"He asked if he might come and continue our 'stimulating' conversation, and as Lady Baird was standing by I could hardly say no. I am sure of one thing: that before I finish with him I will widen his horizon so that he will be able to see something beside Scotland and his little insignificant Fifeshire parish! I told him our country parishes in America were ten times as large as his. He said he had heard that they covered a good deal of territory, and that the ministers' salaries were sometimes paid in pork and potatoes. That shows you the style of his retorts!"

"I really cannot decide which of you was the more disagreeable," said Salemina; "if he calls, I shall not remain in the room."

"I wouldn't gratify him by staying out," retorted Francesca. "He is extremely good for the circulation; I think I was never so warm in my life as when I talked with him; as physical exercise he is equal to bicycling. The bridge man is coming to call, too. I gave him a diagram of Breadalbane Terrace, and a plan of the hall and staircase, on my dinner-card. He was distinctly ungrateful; in fact, he remarked that he had been born in this very house, but would not trust himself to find his way upstairs with my plan as a guide. He also said the American vocabulary was vastly amusing, so picturesque, unstudied, and fresh."

"That was nice, surely," I interpolated.

"You know perfectly well that it was an insult."

"Francesca is very like the young man," laughed Salemina, "who, whenever he engaged in controversy, seemed to take off his flesh and sit in his nerves."

"I'm not supersensitive," replied Francesca, "but when one's vocabulary is called picturesque by a Britisher, one always knows he is thinking of cowboys and broncos. However, I shifted the weight into the other scale by answering, 'Thank you. And your phraseology is just as unusual to us.' 'Indeed?' he said with some surprise. 'I supposed our method of expression very sedate and uneventful.' 'Not at all,' I returned, 'when you say, as you did a moment ago, that you never eat potato to your fish.' 'But I do not,' he urged obtusely. 'Very likely,' I argued, 'but the fact is not of so much importance as the preposition. Now I eat potato _with my fish.' 'You make a mistake,' he said, and we both laughed in spite of ourselves, while he murmured, 'eating potato _with fish,--how extraordinary.' Well, the bridge man may not add perceptibly to the gayety of the nations, but he is better than the Reverend Ronald. I forgot to say that when I chanced to be speaking of doughnuts, that 'unconquer'd Scot' asked me if a doughnut resembled a peanut! Can you conceive such ignorance?"

"I think you were not only aggressively American, but painfully provincial," said Salemina, with some warmth. "Why in the world should you drag doughnuts into a dinner-table conversation in Edinburgh? Why not select topics of universal interest?"

"Like the Currie Brig or the shade of Montrose," I murmured slyly.

"To one who has ever eaten a doughnut, the subject is of transcendent interest; and as for one who has not--well, he should be made to feel his limitations," replied Francesca, with a yawn. "Come, let us forget our troubles in sleep; it is after midnight."

About half an hour later she came to my bedside, her dark hair hanging over her white gown, her eyes still bright.

"Penelope," she said softly, "I did not dare tell Salemina, and I should not confess it to you save that I am afraid Lady Baird will complain of me; but I was dreadfully rude to the Reverend Ronald! I couldn't help it; he roused my worst passions. It all began with his saying he thought international marriages presented even more difficulties to the imagination than the other kind. _I hadn't said anything about marriages nor thought anything about marriages of any sort, but I told him _instantly I considered that every international marriage involved two national suicides. He said that he shouldn't have put it quite so forcibly, but that he hadn't given much thought to the subject. I said that _I had, and I thought we had gone on long enough filling the coffers of the British nobility with American gold."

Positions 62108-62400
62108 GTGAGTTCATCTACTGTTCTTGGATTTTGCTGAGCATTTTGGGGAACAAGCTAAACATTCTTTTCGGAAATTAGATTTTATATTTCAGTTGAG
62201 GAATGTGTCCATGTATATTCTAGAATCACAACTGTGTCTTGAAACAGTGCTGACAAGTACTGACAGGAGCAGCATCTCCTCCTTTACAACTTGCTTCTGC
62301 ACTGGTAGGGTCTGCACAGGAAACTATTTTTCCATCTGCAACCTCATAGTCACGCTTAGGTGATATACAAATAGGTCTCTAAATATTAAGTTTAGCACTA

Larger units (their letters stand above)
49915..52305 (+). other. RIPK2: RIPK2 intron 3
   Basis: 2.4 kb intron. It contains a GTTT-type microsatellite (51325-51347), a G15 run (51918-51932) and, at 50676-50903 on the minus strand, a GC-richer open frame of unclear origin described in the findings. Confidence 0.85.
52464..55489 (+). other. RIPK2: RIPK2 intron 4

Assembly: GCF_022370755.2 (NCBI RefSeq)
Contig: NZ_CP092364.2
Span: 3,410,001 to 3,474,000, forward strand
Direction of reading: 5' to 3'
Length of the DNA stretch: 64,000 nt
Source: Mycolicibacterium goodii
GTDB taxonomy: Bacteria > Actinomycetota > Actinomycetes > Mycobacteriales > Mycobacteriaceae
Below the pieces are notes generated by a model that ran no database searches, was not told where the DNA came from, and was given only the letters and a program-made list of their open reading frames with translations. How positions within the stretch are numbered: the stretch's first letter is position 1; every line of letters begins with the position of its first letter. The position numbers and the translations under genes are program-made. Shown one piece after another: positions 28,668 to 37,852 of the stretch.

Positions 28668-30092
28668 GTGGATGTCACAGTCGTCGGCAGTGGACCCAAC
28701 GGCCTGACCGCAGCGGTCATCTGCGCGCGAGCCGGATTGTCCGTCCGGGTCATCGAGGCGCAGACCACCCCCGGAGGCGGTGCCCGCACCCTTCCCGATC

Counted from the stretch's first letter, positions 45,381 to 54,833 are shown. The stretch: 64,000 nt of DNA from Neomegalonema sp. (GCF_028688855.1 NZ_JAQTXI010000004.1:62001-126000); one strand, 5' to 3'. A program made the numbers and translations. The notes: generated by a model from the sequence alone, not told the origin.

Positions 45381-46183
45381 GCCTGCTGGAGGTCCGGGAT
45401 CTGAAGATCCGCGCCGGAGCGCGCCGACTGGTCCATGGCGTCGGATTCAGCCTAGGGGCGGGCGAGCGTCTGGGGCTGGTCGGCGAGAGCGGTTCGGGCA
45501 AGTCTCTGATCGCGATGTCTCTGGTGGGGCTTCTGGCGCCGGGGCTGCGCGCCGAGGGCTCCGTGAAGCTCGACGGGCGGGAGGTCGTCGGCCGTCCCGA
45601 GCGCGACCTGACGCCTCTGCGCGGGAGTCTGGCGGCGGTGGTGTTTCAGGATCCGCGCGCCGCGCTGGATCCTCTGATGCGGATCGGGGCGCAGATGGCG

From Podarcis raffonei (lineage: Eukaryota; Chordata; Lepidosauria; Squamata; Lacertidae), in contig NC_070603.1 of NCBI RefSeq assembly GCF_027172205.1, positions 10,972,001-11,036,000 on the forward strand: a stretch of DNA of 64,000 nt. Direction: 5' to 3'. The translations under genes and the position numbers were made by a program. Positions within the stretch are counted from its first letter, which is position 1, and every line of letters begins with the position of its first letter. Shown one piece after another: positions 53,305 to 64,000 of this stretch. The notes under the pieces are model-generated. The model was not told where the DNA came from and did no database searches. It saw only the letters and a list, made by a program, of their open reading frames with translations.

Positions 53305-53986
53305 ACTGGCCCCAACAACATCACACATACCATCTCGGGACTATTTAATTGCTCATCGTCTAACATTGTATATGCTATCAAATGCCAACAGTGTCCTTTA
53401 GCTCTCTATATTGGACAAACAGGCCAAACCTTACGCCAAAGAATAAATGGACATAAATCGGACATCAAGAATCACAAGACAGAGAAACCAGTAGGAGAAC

"_Frances!_" I interrupted. "Don't tell me that you made that vulgar, cheap newspaper assertion!"

"I did," she replied stoutly, "and at the moment I only wished I could make it stronger. If there had been anything cheaper or more vulgar, I should have said it, but of course there isn't. Then he remarked that the British nobility merited and needed all the support it could get in these hard times, and asked if we had not cherished some intention in the States, lately, of bestowing it in greenbacks instead of gold! I threw all manners to the winds after that and told him that there were no husbands in the world like American men, and that foreigners never seemed to have any proper consideration for women. Now, were my remarks any worse than his, after all, and what shall I do about it, anyway?"

"You should go to bed first," I murmured sleepily; "and if you ever have an opportunity to make amends, which I doubt, you should devote yourself to showing the Reverend Ronald the breadth of your own horizon instead of trying so hard to broaden his. As you are extremely pretty, you may possibly succeed; man is human, and I dare say in a month you will be advising him to love somebody more worthy than yourself. (He could easily do it!) Now don't kiss me again, for I am displeased with you; I hate international bickering!"

"So do I," agreed Francesca virtuously, as she plaited her hair, "and there is no spectacle so abhorrent to every sense as a narrow-minded man who cannot see anything outside of his own country. But he is awfully good-looking,--I will say that for him; and if you don't explain me to Lady Baird, I will write to Mr. Beresford about the earl. There was no bickering there; it was looking at you two that made us think of international marriages."

"It must have suggested to you that speech about filling the coffers of the British nobility," I replied sarcastically, "inasmuch as the earl has twenty thousand pounds a year, probably, and I could barely buy two gold hairpins to pin on the coronet. There, do go away and leave me in peace!"

"Good-night again, then," she said, as she rose reluctantly from the foot of the bed. "I doubt if I can sleep for thinking what a pity it is that such an egotistic, bumptious, pugnacious, prejudiced, insular, bigoted person should be so handsome! And who wants to marry him, anyway, that he should be so distressed about international alliances? One would think that all female America was sighing to lead him to the altar!"